SAN MARCOS, Texas - Thousands of people have signed a petition calling on Texas State University to hold classes online in the two week period following spring break.
The petition's founder, senior Khan Le says the 14 days would serve as an incubation period for novel coronavirus.
“During spring break people travel everywhere, you know? They go to Florida, California — they’ll travel out of country,” he explained.
Texas State University spokesperson Jayme Blaschke tells FOX 7 Austin that Spring and Summer study-abroad programs are canceled. Currently, nine Texas State students and one teacher are self-quarantining following study abroad experiences. University-affiliated international travel for faculty, staff, and students to countries with a CDC level two or three travel warning is prohibited. Anyone who goes to a country with a level two or three warning is required to self-isolate for 14 days before returning to campus.
Le believes there is no way the school can enforce the 14 day self-isolation period without the 14 day period of online classes he is requesting.
“There’s 40 thousand students here, and if you expect people to go, and come back and travel, and every single one that’s traveled to these stage one, stage two, stage [three countries] to quarantine themselves — then they’re mistaken,” he said.
Blaschke tells FOX 7 Austin “faculty are being directed to develop a contingency plan for teaching remotely, and for making the transition to online classes as smooth as possible for TXST students if the need arises.”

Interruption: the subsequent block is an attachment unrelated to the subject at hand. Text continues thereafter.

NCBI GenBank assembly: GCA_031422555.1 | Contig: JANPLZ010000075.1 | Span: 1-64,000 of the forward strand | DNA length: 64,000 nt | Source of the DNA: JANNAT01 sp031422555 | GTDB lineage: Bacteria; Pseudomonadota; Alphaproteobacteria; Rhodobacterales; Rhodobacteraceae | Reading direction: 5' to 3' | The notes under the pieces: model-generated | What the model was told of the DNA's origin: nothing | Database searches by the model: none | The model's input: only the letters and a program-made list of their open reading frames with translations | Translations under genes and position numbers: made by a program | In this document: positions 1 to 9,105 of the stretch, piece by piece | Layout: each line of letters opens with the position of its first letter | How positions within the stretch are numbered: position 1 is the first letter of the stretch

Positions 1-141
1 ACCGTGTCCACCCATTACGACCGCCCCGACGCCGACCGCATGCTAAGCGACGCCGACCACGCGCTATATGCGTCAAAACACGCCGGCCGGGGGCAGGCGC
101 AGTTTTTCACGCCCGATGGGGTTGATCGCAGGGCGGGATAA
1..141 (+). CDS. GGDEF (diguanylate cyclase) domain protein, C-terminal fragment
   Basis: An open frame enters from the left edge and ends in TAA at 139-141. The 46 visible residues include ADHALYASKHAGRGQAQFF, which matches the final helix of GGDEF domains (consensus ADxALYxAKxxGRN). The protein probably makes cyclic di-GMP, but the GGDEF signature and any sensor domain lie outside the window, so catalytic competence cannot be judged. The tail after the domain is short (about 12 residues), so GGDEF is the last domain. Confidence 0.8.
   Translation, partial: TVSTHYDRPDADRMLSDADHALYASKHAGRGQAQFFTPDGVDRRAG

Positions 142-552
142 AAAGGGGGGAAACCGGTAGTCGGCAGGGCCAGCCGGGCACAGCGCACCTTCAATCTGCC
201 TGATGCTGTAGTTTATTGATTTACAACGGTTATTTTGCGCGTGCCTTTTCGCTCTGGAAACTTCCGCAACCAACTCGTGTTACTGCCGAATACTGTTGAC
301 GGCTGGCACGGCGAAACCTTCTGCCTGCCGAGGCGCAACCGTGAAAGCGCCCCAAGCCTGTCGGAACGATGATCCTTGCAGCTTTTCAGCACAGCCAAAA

“I think we definitely should act first before waiting to see something happen,” said freshman Joseph Reed, a student government senator.
Blaschke confirmed the student health center has requested COVID-19 testing kits. He says enhanced cleaning protocols have been implemented at the university’s San Marcos and Round Rock campuses.
“It’s just, it’s just safer, you know just 14 days, just two weeks out of the year, it’s no big deal,” Le said.
Not everyone on campus was concerned.
“It’s more likely to get the flu than the coronavirus,” said sophomore Rudy Ambriz, who did not sign the petition and thinks its popularity has a lot more to do with class than coronavirus. “I’m pretty sure a lot of people just don’t want to show up to classes and stuff.”
The university has created a coronavirus webpage for updates.